One of the tough parts of working in 3d is knowing when to call something “done”. Every project has room for improvement, and it can be pretty tough to know when you’ve hit the point of diminishing returns.
I’ve gone through several dozen (perhaps as many as a hundred) iterations of the the rust texture, trying to address problems I’ve perceived with it being too clumpy or not spotty enough. It was also pointed out to me that the rust might be more realistic if it retained some specular highlights.
I found several ways of addressing both of those problems, but in the end, I liked the rust with very low (almost nonexistent) specularity and the large patches you see in the video.[vimeo http://vimeo.com/35887864]
Maya was crashing when I tried to render on the school workstations. After way too much troubleshooting, I happened on this blog at Autodesk, indicating that Maya 2012 will crash when rendering with Mental Ray when encountering a luminance node linked to a bump node.
As you can see from the image, I had an offending luminance node in the bump for the rust part of the layered rust shader.
The good part of this is that the troubleshooting led me to clean up and rename parts of my shader network.
I really appreciate Autodesk’s online documentation of this bug – without that, it would have taken me significantly more time to isolate.
Since I budgeted extra time for this first milestone, I thought I would revisit the modeling and fix some problems that were present in the version of the helmet I did for ANI 155. These problems were details, but for me, they were causing problems with realism.
The problems I wanted to address were:
- the shoulder rim edges were perfectly sharp
- the helmet met the shoulder girdle with no weld, roll, or seam
- there were some floating screwheads from the previous helmet stand that needed repositioning
Additionally, there were still parts of the rusty metal texture that I wasn’t all that happy with – for one, the bump seemed to eat into the surface of the helmet too much. Previous versions had used separate shaders for the helmet attachments/protrusions, which I wanted to consolidate. On the technical side, I simplified the bump network with Layered Texture nodes instead of Layered Shader nodes.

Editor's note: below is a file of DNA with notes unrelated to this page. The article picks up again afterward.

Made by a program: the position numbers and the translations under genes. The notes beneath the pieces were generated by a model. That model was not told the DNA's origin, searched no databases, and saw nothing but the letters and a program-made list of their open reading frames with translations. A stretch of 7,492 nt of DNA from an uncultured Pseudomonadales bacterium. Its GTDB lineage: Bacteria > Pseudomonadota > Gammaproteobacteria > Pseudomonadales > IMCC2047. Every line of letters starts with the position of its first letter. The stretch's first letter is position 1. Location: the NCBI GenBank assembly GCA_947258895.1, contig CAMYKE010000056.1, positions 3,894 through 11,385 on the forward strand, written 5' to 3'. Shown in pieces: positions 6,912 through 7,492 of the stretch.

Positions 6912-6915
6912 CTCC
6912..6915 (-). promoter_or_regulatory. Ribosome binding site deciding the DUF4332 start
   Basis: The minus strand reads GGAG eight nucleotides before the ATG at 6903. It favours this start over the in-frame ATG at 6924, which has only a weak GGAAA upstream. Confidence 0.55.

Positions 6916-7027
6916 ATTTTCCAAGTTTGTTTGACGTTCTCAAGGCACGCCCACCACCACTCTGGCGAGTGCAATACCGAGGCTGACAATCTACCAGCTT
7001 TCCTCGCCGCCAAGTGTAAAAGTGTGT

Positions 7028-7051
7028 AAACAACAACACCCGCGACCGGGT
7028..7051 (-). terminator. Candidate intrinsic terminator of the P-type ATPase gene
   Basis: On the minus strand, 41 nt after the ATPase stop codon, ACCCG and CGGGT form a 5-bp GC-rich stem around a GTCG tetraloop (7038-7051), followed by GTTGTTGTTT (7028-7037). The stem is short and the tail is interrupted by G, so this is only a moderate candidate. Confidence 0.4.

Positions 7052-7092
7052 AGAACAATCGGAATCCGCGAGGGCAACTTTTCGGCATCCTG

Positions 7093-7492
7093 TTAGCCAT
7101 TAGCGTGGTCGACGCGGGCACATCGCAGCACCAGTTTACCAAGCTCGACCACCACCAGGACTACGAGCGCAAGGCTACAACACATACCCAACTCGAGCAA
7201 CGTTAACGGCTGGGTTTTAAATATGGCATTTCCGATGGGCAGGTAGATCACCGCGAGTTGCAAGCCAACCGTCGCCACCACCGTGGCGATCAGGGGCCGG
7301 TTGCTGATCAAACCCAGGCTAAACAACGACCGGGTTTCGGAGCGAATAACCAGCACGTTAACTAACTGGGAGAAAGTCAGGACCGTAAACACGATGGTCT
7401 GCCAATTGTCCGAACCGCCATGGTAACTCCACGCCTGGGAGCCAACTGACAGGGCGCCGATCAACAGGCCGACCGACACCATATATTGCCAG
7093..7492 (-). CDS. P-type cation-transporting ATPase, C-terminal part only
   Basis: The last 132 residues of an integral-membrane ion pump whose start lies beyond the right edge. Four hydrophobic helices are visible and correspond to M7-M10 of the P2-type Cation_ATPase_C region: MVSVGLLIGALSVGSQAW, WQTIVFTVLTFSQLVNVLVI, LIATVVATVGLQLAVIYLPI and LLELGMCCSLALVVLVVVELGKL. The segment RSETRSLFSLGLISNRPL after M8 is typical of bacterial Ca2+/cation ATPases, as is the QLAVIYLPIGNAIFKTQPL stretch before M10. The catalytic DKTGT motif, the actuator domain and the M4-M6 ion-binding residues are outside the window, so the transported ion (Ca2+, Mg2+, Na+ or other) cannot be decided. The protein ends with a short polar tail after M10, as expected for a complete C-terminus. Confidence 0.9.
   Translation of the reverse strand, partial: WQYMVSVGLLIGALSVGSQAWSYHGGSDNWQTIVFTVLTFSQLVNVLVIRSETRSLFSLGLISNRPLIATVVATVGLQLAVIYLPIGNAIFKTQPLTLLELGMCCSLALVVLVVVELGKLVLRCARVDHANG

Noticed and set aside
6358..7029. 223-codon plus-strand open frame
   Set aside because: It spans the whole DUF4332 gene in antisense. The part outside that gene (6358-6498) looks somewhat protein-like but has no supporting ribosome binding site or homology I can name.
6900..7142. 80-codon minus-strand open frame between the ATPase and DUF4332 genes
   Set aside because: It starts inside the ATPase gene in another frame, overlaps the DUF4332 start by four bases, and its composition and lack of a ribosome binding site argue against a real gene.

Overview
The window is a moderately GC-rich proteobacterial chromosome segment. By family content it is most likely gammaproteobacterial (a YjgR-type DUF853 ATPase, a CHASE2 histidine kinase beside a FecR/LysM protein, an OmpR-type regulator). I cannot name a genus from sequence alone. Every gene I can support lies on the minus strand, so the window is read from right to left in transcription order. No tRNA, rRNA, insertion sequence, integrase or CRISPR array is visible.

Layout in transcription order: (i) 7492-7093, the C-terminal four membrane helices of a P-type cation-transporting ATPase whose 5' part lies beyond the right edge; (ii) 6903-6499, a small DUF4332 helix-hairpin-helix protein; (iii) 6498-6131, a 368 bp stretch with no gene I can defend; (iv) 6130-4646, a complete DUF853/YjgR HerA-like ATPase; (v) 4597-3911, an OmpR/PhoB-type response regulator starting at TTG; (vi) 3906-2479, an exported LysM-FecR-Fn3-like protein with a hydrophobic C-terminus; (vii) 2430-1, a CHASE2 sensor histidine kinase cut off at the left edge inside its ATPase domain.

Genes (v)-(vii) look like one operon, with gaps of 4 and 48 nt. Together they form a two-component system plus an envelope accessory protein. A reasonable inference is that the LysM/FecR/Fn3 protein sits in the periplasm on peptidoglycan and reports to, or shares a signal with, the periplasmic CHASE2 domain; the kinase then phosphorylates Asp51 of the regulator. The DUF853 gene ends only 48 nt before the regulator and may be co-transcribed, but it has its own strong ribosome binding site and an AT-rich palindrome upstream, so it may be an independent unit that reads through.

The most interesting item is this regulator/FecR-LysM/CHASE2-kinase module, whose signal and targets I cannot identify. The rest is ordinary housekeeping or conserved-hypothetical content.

Last, I wanted to create a new bump map for the wood texture that really drove home the sense of age that I was looking for.
I’ve also been experimenting with render layers and render passes; I’m still working out exactly which passes that I want – I’m leaning toward Ambient, Ambient Occlusion, Diffuse, Shadow, and Specular, although that might change based on usefulness in my experiments.
Additionally, I’m experiencing some definite problems with going back and forth between Maya 2011 and Maya 2012. Right now, scene files that are rendering with no errors in 2011 are causing Maya 2012 to shut down.
I hope to upgrade my home version to 2012 after this project; since that will bring me version-current relative to the labs at school, hopefully that will cut down on errors and increase my efficiency in completing these projects.
My goals for Milestone 1:
- have diving helmet rendering with sun and sky
- improve/rework workbench texture (looks low-res on the stand)
- start setting up breakdown shots/render passes (diffuse, spec, shadow, AO, etc)
How it went:
Sun & sky turned out not to be the best lighting solution here – there just wasn’t enough environmental detail to make the metal reflections look good, and putting the light outside the window killed the nice specular highlight that the area light was giving me. So after returning to the previous light set up, I tweaked the FG settings and ditched the depth of field I had been trying out. This cut my render time down to under 3 minutes per frame for the master beauty pass.
When I rendered out an image sequence to test how my lights held up, I noticed two problems: first, the shadow samples were too low, giving the helmet’s main shadowed area visible moving noise. I remedied this by increasing the shadow samples of the main area light from 8 to 16. This caused a modest increase in rendering time, but kept the beauty pass under 4 minutes.
The second problem that the image sequence revealed was, of course, the normal FG flicker. Since the camera was the only moving object in the scene, this was remedied by freezing the FG maps and tweaking the FG settings slightly.
In addition to the lighting adjustments, I added some color variation to the rust texture (circled in the old render) and adjusted the bump map to look more natural. I also remapped the wall, workbench, and helmet stand to address the slight low-res distortion that I have circled in the old render image.